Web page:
the agency has relied on factors which Congress has not intended it to consider, entirely failed to consider an important aspect of the problem, offered an explanation for its decision that runs counter to evidence before the agency, or is so implausible that it could not be ascribed to a difference in view or the product of agency expertise. Motor Veh. Mfrs. Ass'n v. State Farm Mut. Auto. Ins. Co., 463 U.S. 29, 43, 103 S.Ct. 2856, 77 L.Ed.2d 443 (1983); see also County of L.A. v. Shalala, 192 F.3d 1005, 1021 (D.C.Cir.1999) (noting that "where the agency has failed to provide a reasoned explanation, or where the record belies the agency's conclusion, the court must undo
...

To continue reading

Request your trial
3 practice notes
  • Wash. Alliance of Tech. Workers v. U.S. Dep't of Homeland Sec., Civil Action No. 16-1170 (RBW)
    • United States
    • United States District Courts. United States District Court (Columbia)
    • 28 Enero 2021
    ...[it] might have adopted, nor may the [C]ourt substitute its own judgment for that of the [agency]." United Farm Workers v. Solis, 697 F. Supp. 2d 5, 11 (D.D.C. 2010) (fourth alteration in original) (citation and internal quotation marks omitted). Rather, in determining whether the agen......
  • United Farm Workers v. U.S. Dep't of Labor, No. 1:20-cv-01690-DAD-JLT
    • United States
    • United States District Courts. 9th Circuit. United States District Courts. 9th Circuit. Eastern District of California
    • 23 Diciembre 2020
    ...the United States similarly employed." (See Doc. No. 31 at 19) (quoting 8 U.S.C. § 1188(a)(1)(B) ); United Farm Workers v. Solis , 697 F. Supp. 2d 5, 9 (D.D.C. 2010) (rejecting a challenge to the DOL's 2008 AEWR rule and stating "Congress did not ... define adverse effect and left......
  • Overdevest Nurseries, L.P. v. Scalia, Civil Action No. 18-1347 (RBW)
    • United States
    • United States District Courts. United States District Court (Columbia)
    • 15 Abril 2020
    ...agricultural labor or services ... of a temporary or seasonal nature"(the "H-2A program"). United Farm Workers v. Solis, 697 F. Supp. 2d 5, 6 (D.D.C. 2010) (alterations in original) (quoting 8 U.S.C. § 1101(a)(15)(H)(ii)(a) ). "An employer seeking to hire H-2A [ ] worker......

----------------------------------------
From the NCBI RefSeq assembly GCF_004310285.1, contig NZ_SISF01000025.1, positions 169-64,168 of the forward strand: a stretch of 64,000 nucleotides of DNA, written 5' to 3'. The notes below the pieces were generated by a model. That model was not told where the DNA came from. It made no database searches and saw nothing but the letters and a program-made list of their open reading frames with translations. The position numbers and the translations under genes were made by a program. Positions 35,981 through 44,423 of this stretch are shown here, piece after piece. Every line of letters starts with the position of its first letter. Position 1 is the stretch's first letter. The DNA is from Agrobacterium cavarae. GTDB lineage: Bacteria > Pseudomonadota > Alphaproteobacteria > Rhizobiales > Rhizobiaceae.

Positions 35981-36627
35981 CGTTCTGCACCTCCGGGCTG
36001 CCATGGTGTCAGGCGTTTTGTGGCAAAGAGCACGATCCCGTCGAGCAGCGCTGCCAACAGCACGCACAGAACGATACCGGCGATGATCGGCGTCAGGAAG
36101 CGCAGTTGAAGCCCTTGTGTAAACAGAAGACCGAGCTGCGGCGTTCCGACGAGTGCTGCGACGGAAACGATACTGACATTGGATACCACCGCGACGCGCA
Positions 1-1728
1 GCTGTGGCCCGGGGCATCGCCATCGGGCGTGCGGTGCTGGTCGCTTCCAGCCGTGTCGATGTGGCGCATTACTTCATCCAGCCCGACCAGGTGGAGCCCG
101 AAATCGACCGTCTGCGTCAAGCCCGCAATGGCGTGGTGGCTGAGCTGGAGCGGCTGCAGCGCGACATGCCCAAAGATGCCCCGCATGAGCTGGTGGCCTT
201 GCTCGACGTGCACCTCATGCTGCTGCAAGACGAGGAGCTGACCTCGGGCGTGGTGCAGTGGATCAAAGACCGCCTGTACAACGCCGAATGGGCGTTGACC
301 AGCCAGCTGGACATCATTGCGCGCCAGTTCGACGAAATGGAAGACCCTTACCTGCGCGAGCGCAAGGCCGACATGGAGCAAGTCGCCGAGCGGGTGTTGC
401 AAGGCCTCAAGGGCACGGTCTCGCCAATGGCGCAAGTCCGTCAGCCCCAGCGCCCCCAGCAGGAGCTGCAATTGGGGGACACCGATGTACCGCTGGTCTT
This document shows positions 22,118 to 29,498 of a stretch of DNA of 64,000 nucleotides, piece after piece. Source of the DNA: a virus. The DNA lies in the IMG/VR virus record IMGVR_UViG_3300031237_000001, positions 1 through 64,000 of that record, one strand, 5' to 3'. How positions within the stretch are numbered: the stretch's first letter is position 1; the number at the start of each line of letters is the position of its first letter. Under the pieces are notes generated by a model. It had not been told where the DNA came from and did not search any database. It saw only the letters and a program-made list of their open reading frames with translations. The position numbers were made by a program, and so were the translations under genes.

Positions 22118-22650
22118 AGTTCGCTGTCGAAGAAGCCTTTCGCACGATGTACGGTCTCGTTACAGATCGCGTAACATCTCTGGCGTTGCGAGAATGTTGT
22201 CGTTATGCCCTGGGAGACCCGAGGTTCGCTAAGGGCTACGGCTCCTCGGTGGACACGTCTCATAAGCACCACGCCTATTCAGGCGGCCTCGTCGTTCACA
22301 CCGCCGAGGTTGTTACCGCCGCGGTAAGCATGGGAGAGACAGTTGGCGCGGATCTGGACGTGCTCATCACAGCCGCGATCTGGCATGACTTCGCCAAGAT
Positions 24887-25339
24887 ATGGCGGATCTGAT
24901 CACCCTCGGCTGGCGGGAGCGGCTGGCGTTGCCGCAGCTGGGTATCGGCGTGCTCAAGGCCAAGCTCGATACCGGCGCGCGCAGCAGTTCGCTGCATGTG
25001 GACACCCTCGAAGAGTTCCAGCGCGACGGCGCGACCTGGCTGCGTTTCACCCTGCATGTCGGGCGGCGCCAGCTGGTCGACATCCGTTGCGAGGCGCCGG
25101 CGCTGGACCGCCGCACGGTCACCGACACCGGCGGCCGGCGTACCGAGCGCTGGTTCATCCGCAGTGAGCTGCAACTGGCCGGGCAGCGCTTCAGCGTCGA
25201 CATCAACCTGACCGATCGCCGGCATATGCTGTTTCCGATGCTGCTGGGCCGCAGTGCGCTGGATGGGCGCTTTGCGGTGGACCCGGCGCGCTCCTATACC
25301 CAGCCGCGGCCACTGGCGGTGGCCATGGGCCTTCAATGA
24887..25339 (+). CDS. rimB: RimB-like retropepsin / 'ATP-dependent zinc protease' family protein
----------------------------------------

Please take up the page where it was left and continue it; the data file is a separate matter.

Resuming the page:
3 cases
  • Wash. Alliance of Tech. Workers v. U.S. Dep't of Homeland Sec., Civil Action No. 16-1170 (RBW)
    • United States
    • United States District Courts. United States District Court (Columbia)
    • 28 Enero 2021
    ...[it] might have adopted, nor may the [C]ourt substitute its own judgment for that of the [agency]." United Farm Workers v. Solis, 697 F. Supp. 2d 5, 11 (D.D.C. 2010) (fourth alteration in original) (citation and internal quotation marks omitted). Rather, in determining whether the agen......
  • United Farm Workers v. U.S. Dep't of Labor, No. 1:20-cv-01690-DAD-JLT
    • United States
    • United States District Courts. 9th Circuit. United States District Courts. 9th Circuit. Eastern District of California
    • 23 Diciembre 2020
    ...the United States similarly employed." (See Doc. No. 31 at 19) (quoting 8 U.S.C. § 1188(a)(1)(B) ); United Farm Workers v. Solis , 697 F. Supp. 2d 5, 9 (D.D.C. 2010) (rejecting a challenge to the DOL's 2008 AEWR rule and stating "Congress did not ... define adverse effect and left......
  • Overdevest Nurseries, L.P. v. Scalia, Civil Action No. 18-1347 (RBW)
    • United States
    • United States District Courts. United States District Court (Columbia)
    • 15 Abril 2020
    ...agricultural labor or services ... of a temporary or seasonal nature"(the "H-2A program"). United Farm Workers v. Solis, 697 F. Supp. 2d 5, 6 (D.D.C. 2010) (alterations in original) (quoting 8 U.S.C. § 1101(a)(15)(H)(ii)(a) ). "An employer seeking to hire H-2A [ ] worker......

VLEX uses login cookies to provide you with a better browsing experience. If you click on 'Accept' or continue browsing this site we consider that you accept our cookie policy. ACCEPT